Etymology
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volley (v.)
1590s, "discharge in a volley," from volley (n.). Sporting sense (originally in tennis) of "to return the ball before it has hit the ground" is from 1819. Related: Volleyed; volleying.
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volley (n.)

1570s, "discharge of a number of guns at once," from French volee "flight" (12c.), from Vulgar Latin *volta, fem. noun from Latin volatum, past participle of volare "to fly" (see volant). Sporting sense of "a return of the ball before it hits the ground" (originally in tennis) is from 1851, from notion of hitting the ball in flight.

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volleyball (n.)
1896, from volley (n.) in the sporting sense + ball (n.1). So called because the ball must be returned before it hits the ground.
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tirade (n.)
"a long, vehement speech, a 'volley of words,' " 1801, from French tirade "a volley, a shot; a pull; a long speech or passage; a drawing out" (16c.), from tirer "draw out, endure, suffer," or the French noun is perhaps from or influenced by cognate Italian tirata "a volley," from past participle of tirare "to draw." The whole Romanic word group is of uncertain origin. Barnhart suggests it is a shortening of the source of Old French martirer "endure martyrdom" (see martyr).
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backhand (adj.)
1690s, "having the hand turned backward;" see back (adv.) + hand (n.). By 1894 in reference to handwriting that flows at a back-slant. As a verb, by 1857. As a noun, in reference to tennis, 1890, short for backhand stroke or volley. The figurative adjectival sense of "indirect" is from c. 1800. Related: Backhanded; backhanding.
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salvo (n.)

1719, an alteration of salva (1590s) "simultaneous discharge of guns, intended as a salute," from Italian salva "salute, volley" (French salve, 16c., is from Italian), from Latin salve "hail!," literally "be in good health!," the usual Roman greeting. It was regarded as the imperative of salvere "to be in good health," but it is properly the vocative of salvus "healthy" (from PIE root *sol- "whole, well-kept").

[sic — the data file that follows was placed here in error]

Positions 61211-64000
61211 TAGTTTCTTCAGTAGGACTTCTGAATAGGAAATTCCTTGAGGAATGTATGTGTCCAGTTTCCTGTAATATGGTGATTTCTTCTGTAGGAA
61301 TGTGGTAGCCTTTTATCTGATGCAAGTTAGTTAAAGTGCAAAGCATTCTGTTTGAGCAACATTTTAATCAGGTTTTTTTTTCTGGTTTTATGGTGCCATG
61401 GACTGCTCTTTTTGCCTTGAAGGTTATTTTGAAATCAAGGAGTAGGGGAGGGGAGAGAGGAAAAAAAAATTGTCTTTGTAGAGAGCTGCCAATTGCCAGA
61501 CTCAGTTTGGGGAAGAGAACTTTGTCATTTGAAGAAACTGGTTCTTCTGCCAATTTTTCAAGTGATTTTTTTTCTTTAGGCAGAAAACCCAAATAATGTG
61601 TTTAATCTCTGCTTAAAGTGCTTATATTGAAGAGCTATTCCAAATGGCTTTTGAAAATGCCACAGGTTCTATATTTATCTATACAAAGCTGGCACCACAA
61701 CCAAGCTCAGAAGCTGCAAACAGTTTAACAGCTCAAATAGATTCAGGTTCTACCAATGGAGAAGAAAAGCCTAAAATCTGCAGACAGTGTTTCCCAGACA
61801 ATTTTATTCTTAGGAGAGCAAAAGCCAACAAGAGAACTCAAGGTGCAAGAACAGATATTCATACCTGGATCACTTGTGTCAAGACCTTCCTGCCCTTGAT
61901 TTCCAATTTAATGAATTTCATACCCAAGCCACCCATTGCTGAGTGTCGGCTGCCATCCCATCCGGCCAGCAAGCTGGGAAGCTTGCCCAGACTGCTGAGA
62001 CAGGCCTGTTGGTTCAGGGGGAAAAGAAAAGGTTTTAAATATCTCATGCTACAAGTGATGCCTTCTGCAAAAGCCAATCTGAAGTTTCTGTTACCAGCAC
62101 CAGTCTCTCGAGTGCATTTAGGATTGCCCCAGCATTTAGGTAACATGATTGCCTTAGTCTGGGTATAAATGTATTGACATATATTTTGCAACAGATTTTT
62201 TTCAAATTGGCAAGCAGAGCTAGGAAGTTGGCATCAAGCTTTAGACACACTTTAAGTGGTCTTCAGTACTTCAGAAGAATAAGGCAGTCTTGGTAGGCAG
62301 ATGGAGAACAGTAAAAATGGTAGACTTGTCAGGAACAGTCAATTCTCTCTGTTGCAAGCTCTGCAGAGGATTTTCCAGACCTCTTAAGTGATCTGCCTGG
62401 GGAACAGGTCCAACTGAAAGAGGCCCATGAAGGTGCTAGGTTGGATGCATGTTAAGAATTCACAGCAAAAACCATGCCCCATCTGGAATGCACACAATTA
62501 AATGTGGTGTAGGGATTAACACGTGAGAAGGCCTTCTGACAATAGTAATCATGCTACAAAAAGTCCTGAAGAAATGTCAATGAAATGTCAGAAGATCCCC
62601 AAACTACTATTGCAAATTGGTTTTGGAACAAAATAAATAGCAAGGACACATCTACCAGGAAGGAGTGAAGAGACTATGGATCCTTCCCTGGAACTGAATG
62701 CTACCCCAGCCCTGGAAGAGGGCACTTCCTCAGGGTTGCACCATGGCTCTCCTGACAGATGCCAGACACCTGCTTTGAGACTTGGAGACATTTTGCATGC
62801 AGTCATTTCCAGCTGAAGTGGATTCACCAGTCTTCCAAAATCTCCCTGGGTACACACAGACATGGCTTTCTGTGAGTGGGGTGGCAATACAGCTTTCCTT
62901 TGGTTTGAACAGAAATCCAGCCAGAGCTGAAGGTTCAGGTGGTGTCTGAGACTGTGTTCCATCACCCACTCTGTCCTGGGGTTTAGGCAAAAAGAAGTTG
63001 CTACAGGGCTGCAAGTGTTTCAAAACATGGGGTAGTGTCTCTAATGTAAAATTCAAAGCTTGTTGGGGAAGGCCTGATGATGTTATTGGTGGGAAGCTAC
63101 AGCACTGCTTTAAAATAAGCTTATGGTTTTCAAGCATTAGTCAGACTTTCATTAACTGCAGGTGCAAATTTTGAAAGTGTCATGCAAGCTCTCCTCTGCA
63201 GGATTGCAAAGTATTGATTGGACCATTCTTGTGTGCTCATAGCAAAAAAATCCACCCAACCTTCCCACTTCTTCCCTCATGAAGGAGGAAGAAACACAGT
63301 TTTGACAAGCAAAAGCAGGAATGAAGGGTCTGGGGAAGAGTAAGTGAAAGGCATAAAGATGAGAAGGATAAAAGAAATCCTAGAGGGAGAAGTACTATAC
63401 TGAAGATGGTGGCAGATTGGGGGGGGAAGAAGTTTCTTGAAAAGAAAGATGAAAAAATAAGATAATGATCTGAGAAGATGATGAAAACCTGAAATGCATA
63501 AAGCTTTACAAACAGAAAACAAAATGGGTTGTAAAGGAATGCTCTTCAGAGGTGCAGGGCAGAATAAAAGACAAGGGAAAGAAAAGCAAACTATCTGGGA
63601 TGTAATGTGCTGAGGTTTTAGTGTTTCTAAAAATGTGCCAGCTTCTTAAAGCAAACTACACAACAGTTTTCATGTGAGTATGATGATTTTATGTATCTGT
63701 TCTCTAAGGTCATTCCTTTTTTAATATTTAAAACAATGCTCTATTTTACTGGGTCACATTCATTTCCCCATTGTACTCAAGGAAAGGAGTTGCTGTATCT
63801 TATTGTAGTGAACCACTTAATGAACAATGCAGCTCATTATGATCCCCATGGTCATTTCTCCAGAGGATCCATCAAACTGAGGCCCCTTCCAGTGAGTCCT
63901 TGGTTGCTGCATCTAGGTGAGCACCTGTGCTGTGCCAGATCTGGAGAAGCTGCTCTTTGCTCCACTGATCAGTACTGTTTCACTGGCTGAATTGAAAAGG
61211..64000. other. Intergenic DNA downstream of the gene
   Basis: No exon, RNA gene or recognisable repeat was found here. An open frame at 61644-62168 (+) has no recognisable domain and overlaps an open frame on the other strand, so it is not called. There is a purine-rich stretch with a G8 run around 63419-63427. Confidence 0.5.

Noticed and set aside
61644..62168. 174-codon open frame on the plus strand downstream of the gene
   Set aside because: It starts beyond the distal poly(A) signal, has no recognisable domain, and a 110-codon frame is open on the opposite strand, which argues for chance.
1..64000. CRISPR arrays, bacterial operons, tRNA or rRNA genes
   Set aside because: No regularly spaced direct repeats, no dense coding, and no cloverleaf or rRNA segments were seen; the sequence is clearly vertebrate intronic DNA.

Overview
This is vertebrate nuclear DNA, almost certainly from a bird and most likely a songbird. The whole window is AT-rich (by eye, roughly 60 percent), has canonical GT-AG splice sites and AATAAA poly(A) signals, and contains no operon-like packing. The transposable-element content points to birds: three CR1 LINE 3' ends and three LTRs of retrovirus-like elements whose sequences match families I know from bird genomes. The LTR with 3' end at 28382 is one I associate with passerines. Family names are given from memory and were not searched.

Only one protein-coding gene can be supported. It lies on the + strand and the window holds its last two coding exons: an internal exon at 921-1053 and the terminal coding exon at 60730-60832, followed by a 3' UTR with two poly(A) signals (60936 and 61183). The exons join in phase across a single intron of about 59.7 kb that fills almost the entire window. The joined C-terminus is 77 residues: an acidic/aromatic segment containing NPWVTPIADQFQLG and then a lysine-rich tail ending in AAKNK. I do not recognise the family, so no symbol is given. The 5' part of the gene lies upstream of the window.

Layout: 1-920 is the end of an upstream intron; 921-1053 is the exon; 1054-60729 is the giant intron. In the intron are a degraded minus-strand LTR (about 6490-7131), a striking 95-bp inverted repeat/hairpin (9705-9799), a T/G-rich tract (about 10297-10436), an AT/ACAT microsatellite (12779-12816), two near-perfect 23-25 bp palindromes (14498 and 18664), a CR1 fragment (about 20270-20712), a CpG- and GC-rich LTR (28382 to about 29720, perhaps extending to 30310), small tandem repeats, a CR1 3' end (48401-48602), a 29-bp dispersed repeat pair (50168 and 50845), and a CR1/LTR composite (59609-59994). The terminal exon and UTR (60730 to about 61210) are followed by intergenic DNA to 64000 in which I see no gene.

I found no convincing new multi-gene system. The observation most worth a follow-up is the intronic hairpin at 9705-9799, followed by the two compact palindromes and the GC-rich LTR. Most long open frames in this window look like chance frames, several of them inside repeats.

The notion is of important visitors greeted with a volley of gunfire into the air; the word was applied afterward to any concentrated fire from a number of guns, originally artillery pieces (of firearms by 18c.). As a verb by 1839. The same noun in the Latin sense, via Medieval Latin, came into English in senses common 17c.-18c. but archaic now: "a saving clause or provision; a solution or explanation; an expedient," etc.

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confetti (n.)

1815, "small pellets made of lime or soft plaster, used in Italy during carnival by the revelers for pelting one another in the streets," from Italian plural of confetto "sweetmeat," via Old French, from Latin confectum, confectus (see confection).

The little balls (which left white marks) were substitutes for the small sugar-plum candies that traditionally were thrown during Italian carnivals; the custom was adopted in England by early 19c. for weddings and other occasions, with symbolic tossing of little bits of paper (which are called confetti by 1846).

The chief amusement of the Carnival consists in throwing the confetti—a very ancient practice, and which, with a little research, may be traced up through the Italian Chronicles to the time of the Romans. The confetti were originally of sugar, and the nobility still pique themselves on adhering to so costly a material. The people have degraded them to small balls of lime, which allows more sport, and takes in a much greater number of combatants. [Dr. Abraham Eldon, "The Continental Traveller's Oracle; or, Maxims for Foreign Locomotion," London, 1828]
[The Roman ladies] are generally provided with a small basket of confetti, and as their acquaintance and admirers pass in review, they must be prepared to receive a volley of them. It is thought quite the supreme bon ton for a Roman beau, to mark how many distinguished beauties he is in favour with, by having both his coat and hat covered as white as a miller with the flour of these confetti. [John Bramsen, "Letters of a Prussian Traveller," 1818]
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